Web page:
Tech experts scramble to address critical software bug as hackers strike
A newly discovered vulnerability in a widely used software library is causing mayhem on the internet, forcing cyber defenders to scramble as hackers rush to exploit the weakness.
The vulnerability, known as Log4j, comes from a popular open source product that helps software developers track changes in applications that they build. It is so popular and embedded across many companies’ programs that security executives expect widespread abuse.
“The Apache Log4j Remote Code Execution Vulnerability is the single biggest, most critical vulnerability of the last decade,” said Amit Yoran, chief executive of Tenable, a network security firm, and the founding director of the U.S. Computer Emergency Readiness Team.
The US government sent a warning to the private sector about the Log4j vulnerability and the looming risk it poses on Friday.
In a conference call on Monday, the leader of CISA said it was one of the worst vulnerabilities seen in many years. She urged companies to have staff working through the holidays to battle those using new methods to exploit the flaw.
Much of the software affected by Log4j, which bears names like Hadoop or Solr, may be unfamiliar to the public at large. But as with the SolarWinds program at the center of a massive Russian espionage operation last year, the ubiquity of these workhorse programs makes them ideal jumping-off points for digital intruders.
Juan Andres Guerrero-Saade, principal threat researcher with cybersecurity firm SentinelOne, called it “one of those nightmare vulnerabilities that there’s pretty much no way to prepare for.”
While a partial fix for the vulnerability was released on Friday by Apache, the maker of Log4j, affected companies and cyber defenders will need time to locate the vulnerable software and properly implement patches. Log4j itself is maintained by a few volunteers, security experts said.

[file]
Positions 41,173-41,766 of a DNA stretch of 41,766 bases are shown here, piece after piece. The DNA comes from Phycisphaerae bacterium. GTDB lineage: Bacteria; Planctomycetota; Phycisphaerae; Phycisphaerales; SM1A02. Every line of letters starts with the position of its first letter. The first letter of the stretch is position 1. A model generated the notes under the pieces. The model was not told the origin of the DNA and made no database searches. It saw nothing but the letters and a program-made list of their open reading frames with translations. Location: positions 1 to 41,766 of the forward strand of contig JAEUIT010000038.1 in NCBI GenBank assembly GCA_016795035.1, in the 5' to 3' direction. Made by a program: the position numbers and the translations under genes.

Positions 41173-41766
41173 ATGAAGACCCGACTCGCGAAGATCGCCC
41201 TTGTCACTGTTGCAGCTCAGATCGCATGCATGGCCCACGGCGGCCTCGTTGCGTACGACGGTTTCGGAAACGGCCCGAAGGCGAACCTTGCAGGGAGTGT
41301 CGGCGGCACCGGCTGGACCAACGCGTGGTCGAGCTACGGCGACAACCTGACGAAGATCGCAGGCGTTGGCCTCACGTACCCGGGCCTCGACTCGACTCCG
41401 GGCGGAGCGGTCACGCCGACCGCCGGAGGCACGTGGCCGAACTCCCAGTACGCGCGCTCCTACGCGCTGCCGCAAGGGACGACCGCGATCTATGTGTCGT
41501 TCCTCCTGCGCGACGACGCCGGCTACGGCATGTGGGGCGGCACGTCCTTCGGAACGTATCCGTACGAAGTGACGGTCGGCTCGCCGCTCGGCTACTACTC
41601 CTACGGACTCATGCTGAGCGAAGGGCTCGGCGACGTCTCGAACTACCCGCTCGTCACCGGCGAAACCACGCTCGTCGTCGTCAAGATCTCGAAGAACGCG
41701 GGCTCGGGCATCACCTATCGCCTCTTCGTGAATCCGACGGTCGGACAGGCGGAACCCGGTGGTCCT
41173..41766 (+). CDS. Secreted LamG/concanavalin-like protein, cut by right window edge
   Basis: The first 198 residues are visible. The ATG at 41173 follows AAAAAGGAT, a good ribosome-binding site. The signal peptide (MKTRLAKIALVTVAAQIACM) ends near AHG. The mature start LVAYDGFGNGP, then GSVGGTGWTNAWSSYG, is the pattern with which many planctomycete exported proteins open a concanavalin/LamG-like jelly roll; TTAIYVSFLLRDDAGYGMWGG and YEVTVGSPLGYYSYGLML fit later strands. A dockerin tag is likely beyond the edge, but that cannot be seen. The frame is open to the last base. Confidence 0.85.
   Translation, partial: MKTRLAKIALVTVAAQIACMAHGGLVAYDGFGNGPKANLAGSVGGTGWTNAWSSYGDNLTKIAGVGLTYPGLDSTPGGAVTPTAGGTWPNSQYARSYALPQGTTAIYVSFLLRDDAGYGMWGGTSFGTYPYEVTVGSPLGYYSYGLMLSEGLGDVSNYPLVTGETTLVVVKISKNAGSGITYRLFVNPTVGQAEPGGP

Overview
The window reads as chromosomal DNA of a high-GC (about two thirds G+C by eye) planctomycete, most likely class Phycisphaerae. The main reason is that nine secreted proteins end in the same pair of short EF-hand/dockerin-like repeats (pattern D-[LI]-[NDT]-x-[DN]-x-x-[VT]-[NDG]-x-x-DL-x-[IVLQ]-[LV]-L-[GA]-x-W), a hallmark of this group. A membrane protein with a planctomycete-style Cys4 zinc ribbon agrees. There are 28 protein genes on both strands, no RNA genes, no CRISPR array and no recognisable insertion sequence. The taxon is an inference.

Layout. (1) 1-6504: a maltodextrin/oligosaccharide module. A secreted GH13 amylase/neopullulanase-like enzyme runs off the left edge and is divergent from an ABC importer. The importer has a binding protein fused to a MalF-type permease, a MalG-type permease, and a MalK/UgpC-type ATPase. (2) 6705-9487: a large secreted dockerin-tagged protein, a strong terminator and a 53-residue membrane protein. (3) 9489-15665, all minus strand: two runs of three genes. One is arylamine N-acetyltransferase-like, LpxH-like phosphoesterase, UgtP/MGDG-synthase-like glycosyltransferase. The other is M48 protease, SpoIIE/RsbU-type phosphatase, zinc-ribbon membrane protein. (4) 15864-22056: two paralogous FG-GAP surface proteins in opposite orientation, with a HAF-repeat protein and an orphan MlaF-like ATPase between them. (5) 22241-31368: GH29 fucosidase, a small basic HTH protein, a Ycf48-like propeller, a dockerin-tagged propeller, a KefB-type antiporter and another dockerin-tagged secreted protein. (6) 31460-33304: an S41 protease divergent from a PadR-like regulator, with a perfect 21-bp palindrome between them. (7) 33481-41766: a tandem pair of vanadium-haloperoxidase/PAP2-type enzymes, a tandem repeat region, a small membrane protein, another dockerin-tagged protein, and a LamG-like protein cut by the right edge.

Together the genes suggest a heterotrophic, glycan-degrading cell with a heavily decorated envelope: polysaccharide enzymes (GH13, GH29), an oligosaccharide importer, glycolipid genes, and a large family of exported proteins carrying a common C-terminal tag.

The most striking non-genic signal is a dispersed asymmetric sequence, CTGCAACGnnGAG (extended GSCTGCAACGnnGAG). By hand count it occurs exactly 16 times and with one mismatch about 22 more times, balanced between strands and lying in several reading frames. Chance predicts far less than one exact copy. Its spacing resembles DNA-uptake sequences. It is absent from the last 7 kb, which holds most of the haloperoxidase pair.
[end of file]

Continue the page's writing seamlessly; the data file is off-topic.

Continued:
In practice, the flaw allows an outsider to enter active code into the record-keeping process. That code then tells the server hosting the software to execute a command giving the hacker control.
The issue was first publicly disclosed by a security researcher working for Chinese technology company Alibaba Group Holding Ltd, Apache noted in its security advisory.
It is now apparent that initial exploitation was spotted Dec. 2, before a patch rolled out a few days later. The attacks became much more widespread as people playing Minecraft used it to take control of servers and spread the word in gaming chats.
So far no major disruptive cyber incidents have been publicly documented as a result of the vulnerability, but researchers are seeing an alarming uptick in hacking groups trying to take advantage of the bug for espionage.
“We also expect to see this vulnerability in everyone’s supply chain,” said Chris Evans, chief information security officer at HackerOne.
Multiple botnets, or groups of computers controlled by criminals, were also exploiting the flaw in a bid to add more captive machines, experts tracking the developments said.
What many experts now fear is that the bug could be used to deploy malware that either destroys data or encrypts it, like what was used against US pipeline operator Colonial Pipeline in May which led to shortages of gasoline in some parts of the United States.
Guerrero-Saade said his firm had already seen Chinese hacking groups moving to take advantage of the vulnerability.
US cybersecurity firms Mandiant and Crowdstrike also said they found sophisticated hacking groups leveraging the bug to breach targets. Mandiant described those hackers as “Chinese government actors” in an email to Reuters.
- Reporting by Christopher Bing and Raphael Satter in Washington and Joseph Menn in San Francisco; Editing by Matthew Lewis and Stephen Coates, of Reuters.